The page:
November 18, 2011
A Publication of Internet Scout
Computer Sciences Department, University of Wisconsin-Madison
Sponsored by University of Wisconsin - Madison Libraries.
- San Francisco Aerial Photographs 1938
- Integrative Genomic Sciences
- Microarrays Media Book
- SURF Talk Book
- iSeek: STEM Careers
- The Museum of Mathematics
- National Archives of Iceland
- Marist Archives and Special Collections - On-line Exhibits
- The Great Chicago Fire & The Web of Memory
- John Rogers: American Stories
- "Classic Six": New York City Apartment Building Living, 1880s-1910s
- More than a Picture: Helping Undergraduates Learn to Communicate through Scientific Images
- The Great American Hall of Wonders
- As the debate over the use of real names online continues, Salman Rushdie's Facebook account is deactivated, albeit briefly
Have you ever wanted to fly over San Francisco in the year 1938? Well, now you can in a manner of speaking. Recently, the David Rumsey Historical Map Collection website digitized 164 large format, black and white, vertical aerial photographs taken by Harrison Ryker, a pioneer in aerial photography. The photos are quite remarkable, and visitors can zoom in to see such details as the paint striping on a basketball court. Visitors can peer out over the Ferry Terminal Building, the long-gone Mission Bay Roundhouse, and Hunters Point. The site also contains a detailed biographical sketch of Harrison Ryker, complete with a few of the advertisements for his own products, like the M-11 Stereoscope. Finally, visitors can also save specific images for future references. [KMG]
Wesleyan University's Integrative Genomic Sciences (IGS) program is designed to help students learn how genomics utilizes bioinformatics. The IGS website contains several teaching modules for two such courses, and educators are encouraged to use these modules as curricular supplements or as a framework for developing their own examples in a computer lab setting. Two of the modules use Drosophila genes to explore genetic maps, the power of relational databases, and the strengths and weaknesses of some biological database searching tools. Moving along, the site also contains teaching demonstrations of two algorithms used to cluster data. Interested parties will note that these demonstrations can be easily incorporated into a classroom lecture. The site is rounded out by a set of relational databases and tools. [KMG]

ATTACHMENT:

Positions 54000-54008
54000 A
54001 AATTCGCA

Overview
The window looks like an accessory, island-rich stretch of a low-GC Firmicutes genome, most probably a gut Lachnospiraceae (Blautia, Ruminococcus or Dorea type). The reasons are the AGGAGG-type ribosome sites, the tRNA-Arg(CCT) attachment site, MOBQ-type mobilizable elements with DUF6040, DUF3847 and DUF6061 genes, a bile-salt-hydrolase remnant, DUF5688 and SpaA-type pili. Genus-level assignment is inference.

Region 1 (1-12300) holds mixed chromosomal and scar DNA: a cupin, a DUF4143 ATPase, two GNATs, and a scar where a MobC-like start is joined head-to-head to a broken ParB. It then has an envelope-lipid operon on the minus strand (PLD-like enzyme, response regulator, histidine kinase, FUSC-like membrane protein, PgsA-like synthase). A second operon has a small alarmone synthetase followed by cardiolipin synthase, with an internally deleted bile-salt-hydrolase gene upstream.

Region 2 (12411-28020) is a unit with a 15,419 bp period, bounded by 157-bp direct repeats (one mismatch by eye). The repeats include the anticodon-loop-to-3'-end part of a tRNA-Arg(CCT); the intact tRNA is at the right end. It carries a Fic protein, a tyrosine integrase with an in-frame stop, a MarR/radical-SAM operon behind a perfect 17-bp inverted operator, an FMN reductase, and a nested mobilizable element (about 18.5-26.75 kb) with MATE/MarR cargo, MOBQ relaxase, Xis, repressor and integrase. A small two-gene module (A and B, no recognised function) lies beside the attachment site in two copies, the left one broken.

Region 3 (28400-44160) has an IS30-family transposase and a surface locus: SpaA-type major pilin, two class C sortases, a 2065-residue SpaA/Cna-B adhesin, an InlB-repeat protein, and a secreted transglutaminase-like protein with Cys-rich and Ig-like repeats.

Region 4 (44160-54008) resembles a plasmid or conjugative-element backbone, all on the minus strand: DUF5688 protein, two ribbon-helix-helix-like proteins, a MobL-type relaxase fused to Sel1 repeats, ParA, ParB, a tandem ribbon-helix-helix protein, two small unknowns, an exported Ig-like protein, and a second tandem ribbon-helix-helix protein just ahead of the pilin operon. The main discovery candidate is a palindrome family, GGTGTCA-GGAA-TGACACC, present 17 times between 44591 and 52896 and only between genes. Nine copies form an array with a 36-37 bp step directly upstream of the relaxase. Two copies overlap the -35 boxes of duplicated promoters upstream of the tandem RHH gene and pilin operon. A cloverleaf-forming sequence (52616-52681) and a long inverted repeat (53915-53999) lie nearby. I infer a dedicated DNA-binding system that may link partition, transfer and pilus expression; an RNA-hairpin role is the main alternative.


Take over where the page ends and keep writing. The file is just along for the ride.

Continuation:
A team of researchers at Davidson College created this fascinating online tutorial, and they refer to it as a "textbook for a technology society". There are four interrelated modules here which use 3D animation and interactive learning tools to help students understand functional genomics and its applications. Each module has a number of smaller sections that contain basic summaries of each concept. Visitors can use the virtual "lab bench" to learn about the measurement of the expression of an entire genome as part of their learning experience. The site also includes a glossary, a page bookmark, and a scientific calculator. Additionally, there are complete transcripts of each narrated section on the site, along with a rather fun puzzle. [KMG]
To find more high-quality online resources in math and science visit Scout's sister site - AMSER, the Applied Math and Science Educational Repository at http://amser.org.
The Summer Undergraduate Research Fellowship (SURF) at the California Institute of Technology is designed to give "undergraduate students an opportunity to conduct research under the guidance of leading scientists and engineers." At the end of their time at Caltech each summer the students give an oral presentation on SURF Seminar Day. Mary Ann Ahart and Carolyn Ash authored the SURF Talk Book, and it contains materials that will prove helpful to anyone looking for presentation tips. The Talk Book contains five short chapters including "The Audience", "Visual Aids", "Organization", and "Presentation". The first chapter, "The Audience", is a mini-masterpiece, as it offers very concrete and specific advice on how to create a compelling presentation that will capture the audience's attention. Some of the sage advice found here includes "Create variety" and "Use a novel approach". This is a remarkably useful document and one that will prove worthwhile to those seeking to craft effective presentations in a range of disciplines. [KMG]
Based at Harvard University, the Cyberbridge program is designed to help high school students transition into the first year of life sciences courses at Harvard. Even if you arent going to Harvard in the fall, the materials will prove useful to others as well. The materials are divided into five topical areas, including "Mendel's Laws" and "Mitosis and Meiosis". Visitors can click on each section to look over a brief introduction to each topic, complete with links to diagrams and interactive exercises. Upon reviewing the materials, visitors can take a short quiz to test their comprehension. The site also contains a glossary that defines commonly used terms and concepts, such as adenine, allele, and valence shell. The site is rounded out by a set of links to sites with additional animations and videos which explain the inner life of a cell. [KMG]